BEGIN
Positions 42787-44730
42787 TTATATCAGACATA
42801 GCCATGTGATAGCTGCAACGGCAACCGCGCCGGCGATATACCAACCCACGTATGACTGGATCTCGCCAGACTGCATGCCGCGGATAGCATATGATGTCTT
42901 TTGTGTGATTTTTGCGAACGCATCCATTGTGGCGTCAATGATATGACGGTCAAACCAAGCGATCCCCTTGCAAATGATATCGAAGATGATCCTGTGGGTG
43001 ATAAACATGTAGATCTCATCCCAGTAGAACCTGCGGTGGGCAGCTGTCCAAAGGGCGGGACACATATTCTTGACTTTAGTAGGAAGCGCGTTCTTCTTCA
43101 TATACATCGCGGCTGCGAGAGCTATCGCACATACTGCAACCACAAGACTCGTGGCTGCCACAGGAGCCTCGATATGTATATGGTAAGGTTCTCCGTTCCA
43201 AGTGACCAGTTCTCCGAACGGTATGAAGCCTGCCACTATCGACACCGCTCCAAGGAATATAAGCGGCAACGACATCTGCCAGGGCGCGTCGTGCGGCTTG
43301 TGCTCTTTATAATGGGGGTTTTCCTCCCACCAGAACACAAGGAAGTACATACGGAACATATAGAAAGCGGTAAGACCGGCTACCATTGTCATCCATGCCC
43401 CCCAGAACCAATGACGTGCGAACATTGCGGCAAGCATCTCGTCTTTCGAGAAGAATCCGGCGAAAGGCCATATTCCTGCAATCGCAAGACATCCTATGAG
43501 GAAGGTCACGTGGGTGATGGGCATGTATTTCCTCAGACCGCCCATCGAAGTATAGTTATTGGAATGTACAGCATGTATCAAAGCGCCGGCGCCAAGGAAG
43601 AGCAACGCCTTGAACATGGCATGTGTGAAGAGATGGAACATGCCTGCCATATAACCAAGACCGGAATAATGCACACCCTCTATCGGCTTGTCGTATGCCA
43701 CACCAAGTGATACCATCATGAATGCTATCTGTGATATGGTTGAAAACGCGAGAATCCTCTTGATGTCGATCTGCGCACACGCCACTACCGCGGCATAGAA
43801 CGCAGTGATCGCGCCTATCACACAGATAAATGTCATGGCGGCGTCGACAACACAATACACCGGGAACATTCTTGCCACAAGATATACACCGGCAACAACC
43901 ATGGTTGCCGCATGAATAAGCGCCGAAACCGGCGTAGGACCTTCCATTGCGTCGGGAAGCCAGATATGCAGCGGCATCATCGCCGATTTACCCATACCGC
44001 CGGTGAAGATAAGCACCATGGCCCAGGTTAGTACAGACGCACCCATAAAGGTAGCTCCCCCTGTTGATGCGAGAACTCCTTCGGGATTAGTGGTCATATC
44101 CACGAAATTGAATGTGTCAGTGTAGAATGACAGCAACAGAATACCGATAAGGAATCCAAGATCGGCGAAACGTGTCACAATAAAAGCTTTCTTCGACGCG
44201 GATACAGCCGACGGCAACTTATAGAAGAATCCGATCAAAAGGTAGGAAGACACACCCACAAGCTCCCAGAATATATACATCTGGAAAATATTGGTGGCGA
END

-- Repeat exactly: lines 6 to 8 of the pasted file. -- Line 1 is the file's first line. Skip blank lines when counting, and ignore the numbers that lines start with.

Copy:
43101 TATACATCGCGGCTGCGAGAGCTATCGCACATACTGCAACCACAAGACTCGTGGCTGCCACAGGAGCCTCGATATGTATATGGTAAGGTTCTCCGTTCCA
43201 AGTGACCAGTTCTCCGAACGGTATGAAGCCTGCCACTATCGACACCGCTCCAAGGAATATAAGCGGCAACGACATCTGCCAGGGCGCGTCGTGCGGCTTG
43301 TGCTCTTTATAATGGGGGTTTTCCTCCCACCAGAACACAAGGAAGTACATACGGAACATATAGAAAGCGGTAAGACCGGCTACCATTGTCATCCATGCCC